Walking back to our own home on wheels, my younger daughter bumped into the leg of a gigantic bearded man in a jean vest and wraparound shades. He scowled and looked down at what must have felt like a slight breeze brushing up against him. The man’s expression softened and he removed his sunglasses.

“Oh, excuse me, darlin’,” the biker said, craning downward to her. She grinned up at him like she’d just made a friend who happened to be eleven times her size.

Surrounded by these so-called renegades and bullies I never felt in any kind of danger. Perhaps with the strength and aggression on unabashed display in the hardbodies of the bikes and in the riders themselves, there was no room for suspicion and therefore no mistrust.

More than that, they were the most grounded all of the travelers and strangers we’d met on our own searching road trip. Maybe it was just that in the dying-star days of America, their stance was the only one that made sense. The Sturgis riders will be prepared should the west return to outlaw territory. At the end of a particularly shaky decade for the country, these folks seemed to be the most likely to hold it together should the whole idea of states that are united fall to pieces. Maybe this explained all the flame and skull imagery on T-shirts and tattoos.

I wanted to see the nearby town of Deadwood, the town that resisted becoming a part of this cobbled-together country in the first place. I was interested thanks to the HBO series that depicted the town’s grudging acceptance of law and order and helped bring the word “cocksucker” to the literary high mark it enjoys today. But I figured we’d had enough. The scene at that gambling town probably turned more raw and R-rated, even though based on a tourist map, a Holiday Inn Express had gone up just around the corner from the “thoroughfare” as Al Swearengen used to refer to Main Street.

Instead, we circled back and settled into a campsite near Rushmore at Horsethief Lake. At least, the name felt dangerous.

“You think we should trade in the RV for a shiny new hog?” I wondered.

“If I remember correctly, you don’t know how to ride a motorcycle?” my wife remembered correctly.

“Oh. Right.”

“Also we’re renting this RV.”

“The girls could sit in a sidecar.”

“Louise needs to have her diaper changed. Nevermind, actually, I’ll do that.”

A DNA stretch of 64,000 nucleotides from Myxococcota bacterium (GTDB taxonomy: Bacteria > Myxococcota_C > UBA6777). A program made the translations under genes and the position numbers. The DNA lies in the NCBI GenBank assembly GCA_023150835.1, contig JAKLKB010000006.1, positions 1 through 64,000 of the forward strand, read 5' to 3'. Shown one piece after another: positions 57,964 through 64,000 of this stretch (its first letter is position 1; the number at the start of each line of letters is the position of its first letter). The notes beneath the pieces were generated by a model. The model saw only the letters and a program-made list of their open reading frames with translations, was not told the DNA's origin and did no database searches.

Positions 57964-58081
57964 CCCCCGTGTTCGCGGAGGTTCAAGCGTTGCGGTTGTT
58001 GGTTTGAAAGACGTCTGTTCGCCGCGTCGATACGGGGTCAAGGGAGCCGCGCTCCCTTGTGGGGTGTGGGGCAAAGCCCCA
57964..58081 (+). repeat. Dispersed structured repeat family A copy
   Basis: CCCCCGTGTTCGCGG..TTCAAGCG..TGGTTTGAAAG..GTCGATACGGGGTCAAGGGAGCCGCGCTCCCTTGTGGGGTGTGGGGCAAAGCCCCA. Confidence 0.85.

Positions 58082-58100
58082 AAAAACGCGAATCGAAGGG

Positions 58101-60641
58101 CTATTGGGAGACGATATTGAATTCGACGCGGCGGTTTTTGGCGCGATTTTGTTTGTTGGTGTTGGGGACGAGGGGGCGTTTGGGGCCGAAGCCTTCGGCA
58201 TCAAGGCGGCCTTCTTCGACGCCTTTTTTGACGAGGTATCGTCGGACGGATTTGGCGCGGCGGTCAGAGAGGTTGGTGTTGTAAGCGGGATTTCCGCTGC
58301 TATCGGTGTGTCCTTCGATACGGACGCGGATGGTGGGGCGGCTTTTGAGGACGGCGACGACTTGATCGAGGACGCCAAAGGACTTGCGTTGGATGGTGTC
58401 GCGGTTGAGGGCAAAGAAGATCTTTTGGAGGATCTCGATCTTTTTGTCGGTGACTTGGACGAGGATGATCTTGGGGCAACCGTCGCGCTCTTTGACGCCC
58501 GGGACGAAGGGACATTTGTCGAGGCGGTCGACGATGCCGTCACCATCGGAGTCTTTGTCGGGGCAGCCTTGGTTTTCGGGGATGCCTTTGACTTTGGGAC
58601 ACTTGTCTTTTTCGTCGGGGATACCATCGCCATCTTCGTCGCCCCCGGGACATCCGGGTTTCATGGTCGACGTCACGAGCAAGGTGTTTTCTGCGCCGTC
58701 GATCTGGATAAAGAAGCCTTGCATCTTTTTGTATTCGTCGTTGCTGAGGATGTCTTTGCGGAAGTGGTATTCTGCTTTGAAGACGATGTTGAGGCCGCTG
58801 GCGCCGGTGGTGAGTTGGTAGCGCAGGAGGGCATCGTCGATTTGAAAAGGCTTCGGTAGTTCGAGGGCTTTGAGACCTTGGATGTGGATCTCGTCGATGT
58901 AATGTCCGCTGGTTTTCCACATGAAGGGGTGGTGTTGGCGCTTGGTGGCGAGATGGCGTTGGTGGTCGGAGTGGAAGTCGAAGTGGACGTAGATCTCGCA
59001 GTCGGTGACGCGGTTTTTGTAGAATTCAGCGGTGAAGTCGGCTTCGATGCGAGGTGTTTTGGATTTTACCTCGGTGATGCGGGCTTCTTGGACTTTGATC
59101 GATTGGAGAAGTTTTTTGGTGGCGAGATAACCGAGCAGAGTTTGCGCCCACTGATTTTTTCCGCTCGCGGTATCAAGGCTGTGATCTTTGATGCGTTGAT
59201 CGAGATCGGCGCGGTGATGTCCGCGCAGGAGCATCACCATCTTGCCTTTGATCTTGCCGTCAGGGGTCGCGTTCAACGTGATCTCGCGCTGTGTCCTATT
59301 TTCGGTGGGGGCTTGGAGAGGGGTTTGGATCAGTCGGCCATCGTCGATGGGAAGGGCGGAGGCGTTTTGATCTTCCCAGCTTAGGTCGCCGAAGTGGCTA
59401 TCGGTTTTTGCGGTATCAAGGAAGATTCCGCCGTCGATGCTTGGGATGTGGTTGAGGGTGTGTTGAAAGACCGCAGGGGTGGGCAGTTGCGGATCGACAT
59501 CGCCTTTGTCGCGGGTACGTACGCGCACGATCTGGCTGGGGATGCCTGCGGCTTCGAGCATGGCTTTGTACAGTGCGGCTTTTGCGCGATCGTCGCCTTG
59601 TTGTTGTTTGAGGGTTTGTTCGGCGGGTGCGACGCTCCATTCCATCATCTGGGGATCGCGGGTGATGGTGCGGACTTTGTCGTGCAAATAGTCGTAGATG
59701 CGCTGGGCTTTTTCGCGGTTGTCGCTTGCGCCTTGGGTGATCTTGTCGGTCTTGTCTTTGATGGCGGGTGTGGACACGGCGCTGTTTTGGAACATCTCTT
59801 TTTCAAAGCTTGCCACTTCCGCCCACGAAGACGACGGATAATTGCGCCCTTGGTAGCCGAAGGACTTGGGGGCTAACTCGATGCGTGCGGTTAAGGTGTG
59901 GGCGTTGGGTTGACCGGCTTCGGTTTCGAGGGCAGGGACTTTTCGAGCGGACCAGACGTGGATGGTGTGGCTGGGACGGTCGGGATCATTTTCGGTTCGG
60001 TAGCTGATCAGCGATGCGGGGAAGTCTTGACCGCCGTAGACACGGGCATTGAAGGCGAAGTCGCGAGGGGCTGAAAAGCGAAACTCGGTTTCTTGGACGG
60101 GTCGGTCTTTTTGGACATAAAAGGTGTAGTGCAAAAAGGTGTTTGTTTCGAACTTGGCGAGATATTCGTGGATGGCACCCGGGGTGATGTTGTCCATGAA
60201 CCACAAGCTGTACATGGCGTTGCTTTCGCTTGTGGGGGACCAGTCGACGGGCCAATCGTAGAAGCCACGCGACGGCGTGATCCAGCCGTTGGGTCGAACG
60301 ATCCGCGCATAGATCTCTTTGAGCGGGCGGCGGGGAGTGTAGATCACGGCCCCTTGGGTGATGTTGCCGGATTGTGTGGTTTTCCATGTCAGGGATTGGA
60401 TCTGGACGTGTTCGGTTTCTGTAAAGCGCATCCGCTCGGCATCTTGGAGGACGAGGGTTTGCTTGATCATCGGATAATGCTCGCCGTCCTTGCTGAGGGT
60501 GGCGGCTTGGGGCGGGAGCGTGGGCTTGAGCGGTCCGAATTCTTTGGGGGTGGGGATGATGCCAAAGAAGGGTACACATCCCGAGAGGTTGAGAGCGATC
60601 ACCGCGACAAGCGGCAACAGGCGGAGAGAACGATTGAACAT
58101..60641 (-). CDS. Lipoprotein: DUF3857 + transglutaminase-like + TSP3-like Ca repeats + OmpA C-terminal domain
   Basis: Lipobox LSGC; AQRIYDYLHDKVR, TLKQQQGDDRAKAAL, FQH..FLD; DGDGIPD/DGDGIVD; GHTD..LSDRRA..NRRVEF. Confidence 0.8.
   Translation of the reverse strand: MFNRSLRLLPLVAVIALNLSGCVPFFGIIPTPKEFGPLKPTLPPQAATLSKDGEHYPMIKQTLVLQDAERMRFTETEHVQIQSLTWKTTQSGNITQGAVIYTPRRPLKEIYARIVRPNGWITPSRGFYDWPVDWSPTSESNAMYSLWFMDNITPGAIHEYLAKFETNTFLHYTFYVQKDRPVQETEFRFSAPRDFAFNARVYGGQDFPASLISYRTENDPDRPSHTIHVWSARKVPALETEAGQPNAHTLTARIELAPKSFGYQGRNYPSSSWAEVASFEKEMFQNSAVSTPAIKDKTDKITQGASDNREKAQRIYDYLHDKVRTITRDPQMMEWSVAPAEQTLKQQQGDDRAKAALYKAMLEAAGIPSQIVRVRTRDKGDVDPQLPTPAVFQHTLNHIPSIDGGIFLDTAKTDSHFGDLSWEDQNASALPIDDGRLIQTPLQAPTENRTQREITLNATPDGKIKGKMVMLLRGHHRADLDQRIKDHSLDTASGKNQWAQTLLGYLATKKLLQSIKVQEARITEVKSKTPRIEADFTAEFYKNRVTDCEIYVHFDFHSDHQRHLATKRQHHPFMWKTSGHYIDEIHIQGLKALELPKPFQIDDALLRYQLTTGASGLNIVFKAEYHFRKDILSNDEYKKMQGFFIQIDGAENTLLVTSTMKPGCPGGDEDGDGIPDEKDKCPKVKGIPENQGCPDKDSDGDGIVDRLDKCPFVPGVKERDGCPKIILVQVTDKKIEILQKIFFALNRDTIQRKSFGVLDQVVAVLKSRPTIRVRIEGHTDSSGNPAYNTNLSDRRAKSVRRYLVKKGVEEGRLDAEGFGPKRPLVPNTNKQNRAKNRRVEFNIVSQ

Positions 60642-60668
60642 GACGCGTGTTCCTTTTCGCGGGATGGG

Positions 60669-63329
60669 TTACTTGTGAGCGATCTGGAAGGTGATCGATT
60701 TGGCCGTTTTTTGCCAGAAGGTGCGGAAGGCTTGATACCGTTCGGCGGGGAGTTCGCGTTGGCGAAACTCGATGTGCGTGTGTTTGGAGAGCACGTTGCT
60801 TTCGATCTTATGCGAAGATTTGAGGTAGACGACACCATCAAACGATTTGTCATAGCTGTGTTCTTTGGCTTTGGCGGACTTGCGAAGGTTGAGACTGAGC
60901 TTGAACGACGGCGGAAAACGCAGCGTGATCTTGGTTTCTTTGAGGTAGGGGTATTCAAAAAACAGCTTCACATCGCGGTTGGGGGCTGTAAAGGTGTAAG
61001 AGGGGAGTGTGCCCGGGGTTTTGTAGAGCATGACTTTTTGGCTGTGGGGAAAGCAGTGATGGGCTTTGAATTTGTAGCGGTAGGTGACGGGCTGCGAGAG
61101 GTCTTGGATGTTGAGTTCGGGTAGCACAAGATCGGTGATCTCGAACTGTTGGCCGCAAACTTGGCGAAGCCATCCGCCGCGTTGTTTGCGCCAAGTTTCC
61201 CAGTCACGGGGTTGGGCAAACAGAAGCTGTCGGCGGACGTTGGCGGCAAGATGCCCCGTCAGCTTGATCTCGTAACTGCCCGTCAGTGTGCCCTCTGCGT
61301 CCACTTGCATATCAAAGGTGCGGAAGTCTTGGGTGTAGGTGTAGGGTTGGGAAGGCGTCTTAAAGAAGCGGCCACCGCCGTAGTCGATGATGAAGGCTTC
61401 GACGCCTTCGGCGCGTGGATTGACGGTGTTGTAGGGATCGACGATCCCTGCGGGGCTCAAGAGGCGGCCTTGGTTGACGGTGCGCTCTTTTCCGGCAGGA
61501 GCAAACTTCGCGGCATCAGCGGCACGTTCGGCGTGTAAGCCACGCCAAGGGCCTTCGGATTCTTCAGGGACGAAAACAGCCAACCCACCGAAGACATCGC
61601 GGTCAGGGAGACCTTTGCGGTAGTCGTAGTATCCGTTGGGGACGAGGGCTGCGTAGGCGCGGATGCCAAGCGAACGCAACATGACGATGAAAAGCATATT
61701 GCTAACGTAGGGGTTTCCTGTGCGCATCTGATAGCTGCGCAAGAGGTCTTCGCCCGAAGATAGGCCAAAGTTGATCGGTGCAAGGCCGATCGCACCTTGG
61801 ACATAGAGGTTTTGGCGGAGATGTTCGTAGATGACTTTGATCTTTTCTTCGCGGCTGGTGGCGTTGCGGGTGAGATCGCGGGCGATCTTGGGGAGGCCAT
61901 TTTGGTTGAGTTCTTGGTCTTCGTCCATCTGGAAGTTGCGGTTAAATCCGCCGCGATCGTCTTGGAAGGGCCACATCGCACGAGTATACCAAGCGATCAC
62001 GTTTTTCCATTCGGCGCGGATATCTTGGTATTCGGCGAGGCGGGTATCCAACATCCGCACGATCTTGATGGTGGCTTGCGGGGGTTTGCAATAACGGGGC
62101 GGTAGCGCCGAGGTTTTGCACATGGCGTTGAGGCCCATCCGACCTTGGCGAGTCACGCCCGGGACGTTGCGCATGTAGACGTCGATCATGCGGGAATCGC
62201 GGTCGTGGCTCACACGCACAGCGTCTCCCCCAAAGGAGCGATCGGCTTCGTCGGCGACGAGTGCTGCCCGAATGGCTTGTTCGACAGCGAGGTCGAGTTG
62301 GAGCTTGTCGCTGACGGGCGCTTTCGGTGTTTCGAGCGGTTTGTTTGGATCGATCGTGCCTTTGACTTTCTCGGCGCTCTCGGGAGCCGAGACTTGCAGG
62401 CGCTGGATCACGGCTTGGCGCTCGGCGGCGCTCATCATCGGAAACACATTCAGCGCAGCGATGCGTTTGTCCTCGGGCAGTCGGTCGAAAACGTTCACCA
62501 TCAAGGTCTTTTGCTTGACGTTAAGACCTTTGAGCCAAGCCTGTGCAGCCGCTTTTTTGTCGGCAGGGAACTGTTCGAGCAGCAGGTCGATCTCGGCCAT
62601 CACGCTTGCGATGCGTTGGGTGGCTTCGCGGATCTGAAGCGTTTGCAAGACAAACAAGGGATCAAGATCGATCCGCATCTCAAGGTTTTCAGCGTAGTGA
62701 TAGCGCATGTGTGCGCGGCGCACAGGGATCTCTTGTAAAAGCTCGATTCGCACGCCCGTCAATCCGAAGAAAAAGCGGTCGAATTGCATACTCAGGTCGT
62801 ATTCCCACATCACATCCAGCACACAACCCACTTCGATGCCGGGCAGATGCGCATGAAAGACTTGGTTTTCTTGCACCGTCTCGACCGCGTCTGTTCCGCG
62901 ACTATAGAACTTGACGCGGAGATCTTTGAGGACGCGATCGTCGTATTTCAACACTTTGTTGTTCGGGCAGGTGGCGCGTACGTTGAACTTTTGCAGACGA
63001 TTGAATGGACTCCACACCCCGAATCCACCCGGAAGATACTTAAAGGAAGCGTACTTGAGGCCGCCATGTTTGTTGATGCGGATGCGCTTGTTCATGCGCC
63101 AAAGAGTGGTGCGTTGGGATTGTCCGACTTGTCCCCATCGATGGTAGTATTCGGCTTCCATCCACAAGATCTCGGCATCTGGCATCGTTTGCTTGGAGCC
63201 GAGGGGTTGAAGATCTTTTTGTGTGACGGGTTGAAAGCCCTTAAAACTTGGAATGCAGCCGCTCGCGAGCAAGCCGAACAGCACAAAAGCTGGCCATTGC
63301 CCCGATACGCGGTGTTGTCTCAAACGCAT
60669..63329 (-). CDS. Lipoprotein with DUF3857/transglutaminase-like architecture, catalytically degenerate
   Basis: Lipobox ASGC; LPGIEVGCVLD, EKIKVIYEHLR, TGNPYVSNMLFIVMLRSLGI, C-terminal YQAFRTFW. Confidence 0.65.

“Let’s go to Deadwood after all.”

She squinted back at me. “Are you joining a motorcycle gang on me?”

It was an idea worth entertaining for a few more hours. Well after dinner and before I went to bed, I heard a group of riders coming around the bend of the ridge road.  The mountainside rumbled with the Harley engine throb that is perhaps the closest any machine in the world comes to sounding animal. One of the riders hooted to the night sky over the noise, marking his place from which the wild west may one day come again.

 

 

 

 

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Nathaniel Missildine NATHANIEL MISSILDINE lives in Dijon, France with his wife and two daughters. He is the author of the 2012 travel memoir SAVE FOR FIREFLIES as well as a recently completed novel. Online writings, by turns comical and puzzling, are on display over at nathanielmissildine.com.

39 Responses to “Riders Welcome”

  1. Dana says:

    “I hopped on, thinking this might be easier than it looked. I proceeded to plow through a row of his neatly trimmed hedges.” HA! Yes, things involving engines, chrome, steel and wheels are often much easier than they look. ;) And what a perfect way to meet your future father in law!

    Harley offers lessons in our area. Why don’t you try out a Vespa to get your feet wet? But maybe not in Paris. (I just read your piece “Driving the Star” too.) Funny stuff!

    • I’ve heard about Harley lessons and probably need to give it a real try at least once. If only I could find a place in Paris, those bikes on the street are bigger than most of the cars.

      Thanks for reading, both times.

  2. Matt says:

    Ah, man. Bikers.

    I remember when the Steel Pony Express (Louisiana’s answer to Sturgis) rolled into town the first year I was living in New Orleans. Leather and chrome everywhere in the French Quarter. I didn’t want to go out in my leather jacket, for fear that I’d be mistaken for one of them and get into some sort of social faux paux. But you’re right, for the most part they were all really friendly folks, just out looking for a good time.

    But hoo boy, do they get rowdy when they party.

    How was Deadwood? I’ve heard Kevin Costner’s restaurant has nothing but memorabilia from his movies displayed on the walls and menu entrees named after his characters.

    Also, I fucking hate Mt. Rushmore.

    • I never did actually make it to Deadwood, which was a shame because of my deep obsession with the series. I need to go back, just not in early August.

      And yes, I’ve heard Costner’s place is like a western version of Planet Hollywood. Man, what would Swearengen say? Probably something foul. Ditto for Rushmore.

    • Gloria says: